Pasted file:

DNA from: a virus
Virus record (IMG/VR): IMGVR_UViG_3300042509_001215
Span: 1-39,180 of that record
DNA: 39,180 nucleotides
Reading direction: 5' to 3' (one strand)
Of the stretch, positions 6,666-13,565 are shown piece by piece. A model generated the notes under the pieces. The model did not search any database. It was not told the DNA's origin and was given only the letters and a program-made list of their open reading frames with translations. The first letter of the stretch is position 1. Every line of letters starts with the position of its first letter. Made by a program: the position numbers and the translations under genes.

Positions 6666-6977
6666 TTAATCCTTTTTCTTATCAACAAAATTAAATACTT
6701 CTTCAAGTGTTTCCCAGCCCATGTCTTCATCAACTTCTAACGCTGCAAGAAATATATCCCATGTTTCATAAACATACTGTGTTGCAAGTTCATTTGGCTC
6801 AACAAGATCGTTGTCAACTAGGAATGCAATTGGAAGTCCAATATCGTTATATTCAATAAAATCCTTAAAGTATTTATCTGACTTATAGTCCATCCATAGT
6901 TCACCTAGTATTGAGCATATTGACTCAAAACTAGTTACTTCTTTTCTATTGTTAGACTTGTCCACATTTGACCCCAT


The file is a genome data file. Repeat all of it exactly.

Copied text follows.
DNA from: a virus
Virus record (IMG/VR): IMGVR_UViG_3300042509_001215
Span: 1-39,180 of that record
DNA: 39,180 nucleotides
Reading direction: 5' to 3' (one strand)
Of the stretch, positions 6,666-13,565 are shown piece by piece. A model generated the notes under the pieces. The model did not search any database. It was not told the DNA's origin and was given only the letters and a program-made list of their open reading frames with translations. The first letter of the stretch is position 1. Every line of letters starts with the position of its first letter. Made by a program: the position numbers and the translations under genes.

Positions 6666-6977
6666 TTAATCCTTTTTCTTATCAACAAAATTAAATACTT
6701 CTTCAAGTGTTTCCCAGCCCATGTCTTCATCAACTTCTAACGCTGCAAGAAATATATCCCATGTTTCATAAACATACTGTGTTGCAAGTTCATTTGGCTC
6801 AACAAGATCGTTGTCAACTAGGAATGCAATTGGAAGTCCAATATCGTTATATTCAATAAAATCCTTAAAGTATTTATCTGACTTATAGTCCATCCATAGT
6901 TCACCTAGTATTGAGCATATTGACTCAAAACTAGTTACTTCTTTTCTATTGTTAGACTTGTCCACATTTGACCCCAT